It all began innocently enough in Vancouver when University of British Columbia Professor William Polglase decided to fight his estranged wife’s court action. His lawyer, Donald Moir, argued that Rosemary Polglase’s applications in provincial family court for custody of their 14-year-old son, a restraining order against her husband and sole occupancy of the matrimonial home were not within that court’s jurisdiction. The B.C. Supreme Court agreed and found in William Polglase’s favor. But the case posed a constitutional question that snowballed into the B.C. Court of Appeal (where the decision was upheld), and on to the Supreme Court of Canada, where a decision is pending. While other constitutional matters simmer in Ottawa, this case threatens to throw custody orders in six provinces into jeopardy.
If the B.C. ruling is upheld, and most attending the Supreme Court hearing believe it will be, it’s feared that every provincial custody order ever made in B.C., Alberta, Manitoba, Ontario, New Brunswick and Nova Scotia will be declared void. (Other provinces with federally appointed family court judges are not affected.) Literally tens of thousands of disenfranchised parents may be flooding into provincial superior courts to seek redress. Even worse, the possibilities for banditry, as children suddenly come up for grabs, may force custodial parents to adopt extreme protective measures, limiting their children’s activities. Ontario law clerk Roman Komar speculates: “There could be wholesale kidnappings. If a mother has custody of the children by a provincial court order, the father could scoop them up and he wouldn’t be in contempt.”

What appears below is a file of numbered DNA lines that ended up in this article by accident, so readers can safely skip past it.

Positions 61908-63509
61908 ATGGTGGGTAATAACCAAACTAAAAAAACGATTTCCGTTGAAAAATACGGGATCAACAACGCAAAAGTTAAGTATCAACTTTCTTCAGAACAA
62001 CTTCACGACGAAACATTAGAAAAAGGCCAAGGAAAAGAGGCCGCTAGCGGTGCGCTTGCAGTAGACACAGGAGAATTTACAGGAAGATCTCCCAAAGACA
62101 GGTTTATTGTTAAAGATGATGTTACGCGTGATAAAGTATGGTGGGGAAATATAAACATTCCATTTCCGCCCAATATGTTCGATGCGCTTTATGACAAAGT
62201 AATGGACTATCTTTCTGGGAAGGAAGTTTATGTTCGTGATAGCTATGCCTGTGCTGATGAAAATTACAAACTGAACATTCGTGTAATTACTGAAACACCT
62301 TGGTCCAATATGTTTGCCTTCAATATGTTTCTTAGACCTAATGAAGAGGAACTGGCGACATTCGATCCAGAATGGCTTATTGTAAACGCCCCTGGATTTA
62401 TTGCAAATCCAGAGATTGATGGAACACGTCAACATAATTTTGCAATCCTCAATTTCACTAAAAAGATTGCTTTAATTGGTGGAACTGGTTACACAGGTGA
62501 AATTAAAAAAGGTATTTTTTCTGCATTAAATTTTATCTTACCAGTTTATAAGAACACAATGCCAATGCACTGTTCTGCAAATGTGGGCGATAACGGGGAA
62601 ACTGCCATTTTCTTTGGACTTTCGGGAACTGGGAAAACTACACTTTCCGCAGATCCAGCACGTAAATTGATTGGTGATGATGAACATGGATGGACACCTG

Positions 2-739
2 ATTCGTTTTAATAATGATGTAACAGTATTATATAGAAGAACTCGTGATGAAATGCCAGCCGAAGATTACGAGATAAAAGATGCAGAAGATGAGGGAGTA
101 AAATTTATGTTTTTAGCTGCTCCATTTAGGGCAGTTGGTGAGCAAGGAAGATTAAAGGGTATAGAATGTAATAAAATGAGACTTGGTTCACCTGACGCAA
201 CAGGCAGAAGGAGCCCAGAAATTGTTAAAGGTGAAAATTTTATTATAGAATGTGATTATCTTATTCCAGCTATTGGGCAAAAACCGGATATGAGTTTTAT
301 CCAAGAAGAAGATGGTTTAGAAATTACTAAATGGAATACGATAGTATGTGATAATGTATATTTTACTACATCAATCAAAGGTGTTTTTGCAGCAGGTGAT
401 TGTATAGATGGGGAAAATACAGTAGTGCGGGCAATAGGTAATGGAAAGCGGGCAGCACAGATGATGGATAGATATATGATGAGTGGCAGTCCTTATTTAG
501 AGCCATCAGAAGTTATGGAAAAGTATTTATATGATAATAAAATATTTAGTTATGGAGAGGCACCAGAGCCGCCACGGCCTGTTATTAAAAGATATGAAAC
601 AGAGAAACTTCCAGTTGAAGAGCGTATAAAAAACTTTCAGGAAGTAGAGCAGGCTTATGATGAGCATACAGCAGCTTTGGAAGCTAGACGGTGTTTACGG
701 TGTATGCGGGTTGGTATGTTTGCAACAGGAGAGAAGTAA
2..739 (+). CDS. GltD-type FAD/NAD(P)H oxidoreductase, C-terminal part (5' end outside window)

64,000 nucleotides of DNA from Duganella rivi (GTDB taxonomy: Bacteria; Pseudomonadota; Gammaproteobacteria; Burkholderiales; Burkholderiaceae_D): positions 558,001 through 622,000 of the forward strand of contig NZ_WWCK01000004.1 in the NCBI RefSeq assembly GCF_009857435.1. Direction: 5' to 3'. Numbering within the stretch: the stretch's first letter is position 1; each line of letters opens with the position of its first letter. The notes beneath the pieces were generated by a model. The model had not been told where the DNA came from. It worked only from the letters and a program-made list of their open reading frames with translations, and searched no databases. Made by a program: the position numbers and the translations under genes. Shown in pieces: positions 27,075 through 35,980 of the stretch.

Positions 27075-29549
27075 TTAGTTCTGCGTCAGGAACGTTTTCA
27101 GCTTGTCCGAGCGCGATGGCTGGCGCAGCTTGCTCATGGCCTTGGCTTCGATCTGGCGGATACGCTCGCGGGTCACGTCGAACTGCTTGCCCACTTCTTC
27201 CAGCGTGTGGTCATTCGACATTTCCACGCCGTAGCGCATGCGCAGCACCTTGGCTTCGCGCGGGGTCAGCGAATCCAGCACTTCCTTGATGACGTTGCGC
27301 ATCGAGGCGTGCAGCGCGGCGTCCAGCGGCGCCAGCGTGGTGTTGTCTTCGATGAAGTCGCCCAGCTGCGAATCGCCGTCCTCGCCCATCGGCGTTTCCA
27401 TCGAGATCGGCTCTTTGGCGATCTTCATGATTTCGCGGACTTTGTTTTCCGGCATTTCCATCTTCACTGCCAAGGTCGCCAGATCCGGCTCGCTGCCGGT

The administrative tangles also promise to be formidable as superior courts try to absorb the slack. In a report prepared for the chief judge of the Ontario family court on the impact of such a ruling, the authors postulate that as many as 50,000 new Ontario cases could appear on superior court dockets next year. “The prospective effect of the anticipated decision is staggering,” they warn.
At issue are the rights of the provinces under the BN A Act to assign their own judges to hear family law cases involving custody, occupancy of the family residence and restraining orders denying access to the child by the other spouse. The B.C. courts ruled that these concepts didn’t exist in 1867 when the BN A Act was drawn up, and that custody and access to children at that time was handled by superior courts. Provinceappointed courts may therefore be acting “unconstitutionally.” The question also casts doubt on the validity of adoption orders made in provincial courts.
But the less formal “shirt-sleeve” atmosphere of the provincial family courts will be the most stinging loss, according to custody counsellors and family lawyers. Lynn King, a Toronto lawyer, says: “Family courts are much quicker than others. It is also less intimidating for someone without a lawyer to go into family court.” Proponents of the use of provincial family courts also charge that the superior courts are too expensive, and too complicated procedurally, for the majority of family law cases. Already British Columbia has seen a rapid decline in the use of family court paralegals and social workers who usually help to cushion the strain of court. Says Halifax family court Judge Timothy Daley: “It would be extremely poor social policy to uphold the B.C. decision.”